Accelerating Engineered Carbon Removal in California

December 16, 2020
Ethan Elkind, Ted Lamm, Katie Segal

California has enacted ambitious climate goals, including a statewide carbon neutrality target by 2045. While much of the required greenhouse gas reductions will come from clean technology and emission reduction programs, meeting these targets will necessitate new methods of actively removing carbon from the atmosphere and capturing difficult-to-mitigate emissions, including via technologies broadly known as engineered carbon removal.

These processes — such as carbon capture and sequestration from industrial and fossil fuel facilities, biomass energy production with carbon capture, and direct air capture of atmospheric carbon — can complement nature-based solutions but are mostly still in the early development stages. Proponents of these projects face significant questions about carbon removal capacity, duration of sequestration, optimal locations, support infrastructure, and long-term financing.

Given these open questions and the need to accelerate the build-out of carbon removal facilities in California, state leaders face an urgent opportunity to develop policies and programs that support rapid deployment, particularly of early demonstration projects. To address key barriers, researchers in Berkeley Law’s Center for Law, Energy & the Environment and UCLA Law’s Emmett Institute on Climate Change and the Environment convened a group of state energy and environmental regulators, carbon removal project experts and developers, and advocates to discuss state priorities for engineered carbon removal deployment and policy needs to advance those priorities. Our report, Capturing Opportunity, identifies a suite of high-priority policy solutions such as:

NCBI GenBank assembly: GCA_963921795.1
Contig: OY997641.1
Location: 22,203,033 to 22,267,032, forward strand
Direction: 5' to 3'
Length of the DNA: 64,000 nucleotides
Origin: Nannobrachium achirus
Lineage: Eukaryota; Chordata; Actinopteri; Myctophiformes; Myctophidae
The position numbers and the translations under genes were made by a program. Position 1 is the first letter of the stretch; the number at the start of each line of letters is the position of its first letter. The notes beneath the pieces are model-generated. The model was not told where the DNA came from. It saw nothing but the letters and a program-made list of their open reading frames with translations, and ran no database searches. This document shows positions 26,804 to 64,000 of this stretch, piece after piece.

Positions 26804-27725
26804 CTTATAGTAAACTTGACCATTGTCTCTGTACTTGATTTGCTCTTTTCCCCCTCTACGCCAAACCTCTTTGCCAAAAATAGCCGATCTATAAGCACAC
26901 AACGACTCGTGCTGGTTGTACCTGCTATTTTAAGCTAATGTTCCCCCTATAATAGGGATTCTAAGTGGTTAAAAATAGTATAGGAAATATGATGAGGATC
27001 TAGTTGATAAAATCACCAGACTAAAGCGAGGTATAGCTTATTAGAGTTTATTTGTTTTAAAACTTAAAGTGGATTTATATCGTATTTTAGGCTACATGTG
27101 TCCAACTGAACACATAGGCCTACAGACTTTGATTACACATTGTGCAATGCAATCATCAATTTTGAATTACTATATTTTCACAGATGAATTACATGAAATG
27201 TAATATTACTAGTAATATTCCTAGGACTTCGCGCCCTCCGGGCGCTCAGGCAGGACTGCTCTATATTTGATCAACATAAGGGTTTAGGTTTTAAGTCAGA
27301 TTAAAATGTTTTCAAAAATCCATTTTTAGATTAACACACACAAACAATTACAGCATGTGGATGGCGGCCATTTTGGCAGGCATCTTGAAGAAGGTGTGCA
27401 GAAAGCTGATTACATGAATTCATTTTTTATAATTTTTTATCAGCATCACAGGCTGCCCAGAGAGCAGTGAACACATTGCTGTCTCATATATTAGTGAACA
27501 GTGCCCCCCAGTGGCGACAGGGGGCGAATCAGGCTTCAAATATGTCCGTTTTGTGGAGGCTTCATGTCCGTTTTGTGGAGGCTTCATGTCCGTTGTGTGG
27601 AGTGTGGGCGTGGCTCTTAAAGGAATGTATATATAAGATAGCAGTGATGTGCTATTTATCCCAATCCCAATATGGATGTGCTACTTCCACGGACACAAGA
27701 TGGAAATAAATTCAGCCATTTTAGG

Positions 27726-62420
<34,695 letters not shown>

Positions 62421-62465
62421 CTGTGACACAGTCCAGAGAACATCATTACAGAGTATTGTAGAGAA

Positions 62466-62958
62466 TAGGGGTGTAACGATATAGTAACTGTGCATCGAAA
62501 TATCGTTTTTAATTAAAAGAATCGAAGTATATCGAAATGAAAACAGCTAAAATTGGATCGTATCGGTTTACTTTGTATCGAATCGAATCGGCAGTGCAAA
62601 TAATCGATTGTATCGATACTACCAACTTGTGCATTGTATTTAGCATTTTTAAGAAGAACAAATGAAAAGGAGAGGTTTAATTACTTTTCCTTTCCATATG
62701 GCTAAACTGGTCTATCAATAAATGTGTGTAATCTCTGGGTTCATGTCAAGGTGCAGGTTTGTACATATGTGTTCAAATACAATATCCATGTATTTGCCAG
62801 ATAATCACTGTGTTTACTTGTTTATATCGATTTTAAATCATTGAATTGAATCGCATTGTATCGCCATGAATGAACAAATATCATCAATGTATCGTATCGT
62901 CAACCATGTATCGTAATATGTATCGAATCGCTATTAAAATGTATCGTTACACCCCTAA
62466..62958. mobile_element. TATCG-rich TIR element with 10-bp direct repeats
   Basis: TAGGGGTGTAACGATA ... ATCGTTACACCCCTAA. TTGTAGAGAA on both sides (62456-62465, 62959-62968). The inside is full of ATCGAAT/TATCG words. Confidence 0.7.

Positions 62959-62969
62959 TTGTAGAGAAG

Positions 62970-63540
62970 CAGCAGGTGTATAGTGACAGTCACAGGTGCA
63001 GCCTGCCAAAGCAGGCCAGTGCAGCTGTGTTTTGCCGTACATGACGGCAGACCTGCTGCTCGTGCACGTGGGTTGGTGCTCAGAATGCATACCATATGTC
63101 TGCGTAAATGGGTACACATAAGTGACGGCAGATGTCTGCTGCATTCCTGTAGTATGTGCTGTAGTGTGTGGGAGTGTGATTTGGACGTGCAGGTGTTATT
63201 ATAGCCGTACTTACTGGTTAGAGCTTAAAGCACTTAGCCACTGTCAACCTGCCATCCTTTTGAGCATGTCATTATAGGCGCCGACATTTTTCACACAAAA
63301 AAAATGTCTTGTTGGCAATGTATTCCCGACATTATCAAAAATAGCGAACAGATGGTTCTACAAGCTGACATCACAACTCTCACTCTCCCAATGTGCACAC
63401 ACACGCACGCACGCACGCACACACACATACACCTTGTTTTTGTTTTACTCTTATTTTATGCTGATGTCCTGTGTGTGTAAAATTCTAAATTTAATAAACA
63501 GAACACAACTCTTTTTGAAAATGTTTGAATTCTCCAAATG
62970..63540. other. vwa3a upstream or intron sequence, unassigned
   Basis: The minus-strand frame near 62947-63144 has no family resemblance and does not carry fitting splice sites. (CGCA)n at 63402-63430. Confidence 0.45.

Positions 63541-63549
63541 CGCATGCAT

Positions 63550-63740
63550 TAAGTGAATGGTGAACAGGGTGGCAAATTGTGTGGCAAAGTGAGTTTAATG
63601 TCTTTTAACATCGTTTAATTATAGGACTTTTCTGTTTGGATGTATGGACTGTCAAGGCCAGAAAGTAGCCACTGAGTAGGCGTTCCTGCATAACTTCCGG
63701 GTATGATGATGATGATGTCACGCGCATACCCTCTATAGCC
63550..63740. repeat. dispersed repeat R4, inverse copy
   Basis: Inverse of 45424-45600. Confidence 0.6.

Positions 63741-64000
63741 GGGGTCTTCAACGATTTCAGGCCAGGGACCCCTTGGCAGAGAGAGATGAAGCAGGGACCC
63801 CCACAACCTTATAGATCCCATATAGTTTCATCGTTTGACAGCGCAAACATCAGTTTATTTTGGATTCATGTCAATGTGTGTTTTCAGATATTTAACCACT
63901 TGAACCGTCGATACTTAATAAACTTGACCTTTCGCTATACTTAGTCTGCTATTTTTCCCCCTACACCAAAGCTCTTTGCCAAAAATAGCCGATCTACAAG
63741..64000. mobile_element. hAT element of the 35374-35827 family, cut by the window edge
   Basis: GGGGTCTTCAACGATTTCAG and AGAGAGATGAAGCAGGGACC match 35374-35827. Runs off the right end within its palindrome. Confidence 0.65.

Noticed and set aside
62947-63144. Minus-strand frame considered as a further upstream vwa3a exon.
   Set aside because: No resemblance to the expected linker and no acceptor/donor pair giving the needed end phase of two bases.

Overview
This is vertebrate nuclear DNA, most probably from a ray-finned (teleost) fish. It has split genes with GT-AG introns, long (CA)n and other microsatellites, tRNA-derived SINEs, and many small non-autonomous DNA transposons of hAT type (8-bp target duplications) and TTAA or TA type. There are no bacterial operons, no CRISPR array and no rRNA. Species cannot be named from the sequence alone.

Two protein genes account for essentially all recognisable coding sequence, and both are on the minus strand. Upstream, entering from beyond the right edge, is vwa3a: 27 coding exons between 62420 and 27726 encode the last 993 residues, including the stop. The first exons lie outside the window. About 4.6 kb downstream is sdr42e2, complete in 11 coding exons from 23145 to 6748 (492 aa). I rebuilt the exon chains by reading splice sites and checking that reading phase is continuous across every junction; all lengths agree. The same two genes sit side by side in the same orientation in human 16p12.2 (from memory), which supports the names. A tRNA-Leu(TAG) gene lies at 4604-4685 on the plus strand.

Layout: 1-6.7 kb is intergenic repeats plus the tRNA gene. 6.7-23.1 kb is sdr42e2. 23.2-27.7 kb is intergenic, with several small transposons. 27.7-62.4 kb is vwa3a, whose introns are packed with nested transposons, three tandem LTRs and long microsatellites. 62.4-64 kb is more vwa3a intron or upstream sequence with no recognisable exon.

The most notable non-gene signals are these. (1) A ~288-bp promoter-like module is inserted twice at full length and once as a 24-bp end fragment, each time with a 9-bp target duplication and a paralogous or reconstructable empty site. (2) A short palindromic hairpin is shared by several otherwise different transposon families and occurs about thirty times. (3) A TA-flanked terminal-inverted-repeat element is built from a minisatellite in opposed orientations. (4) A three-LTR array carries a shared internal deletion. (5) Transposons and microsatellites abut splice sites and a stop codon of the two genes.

• Establishing a state single point of contact for engineered carbon removal project incentives, permitting, and oversight.
  • Identifying project and infrastructure corridors best suited for new development to conduct pre-permitting environmental, land use, and community review.
  • Developing CEQA guidelines specific to carbon removal projects.
  • Considering extension of and adjustment of the Low Carbon Fuel Standard’s carbon capture protocol to support project financing.

Download the report.

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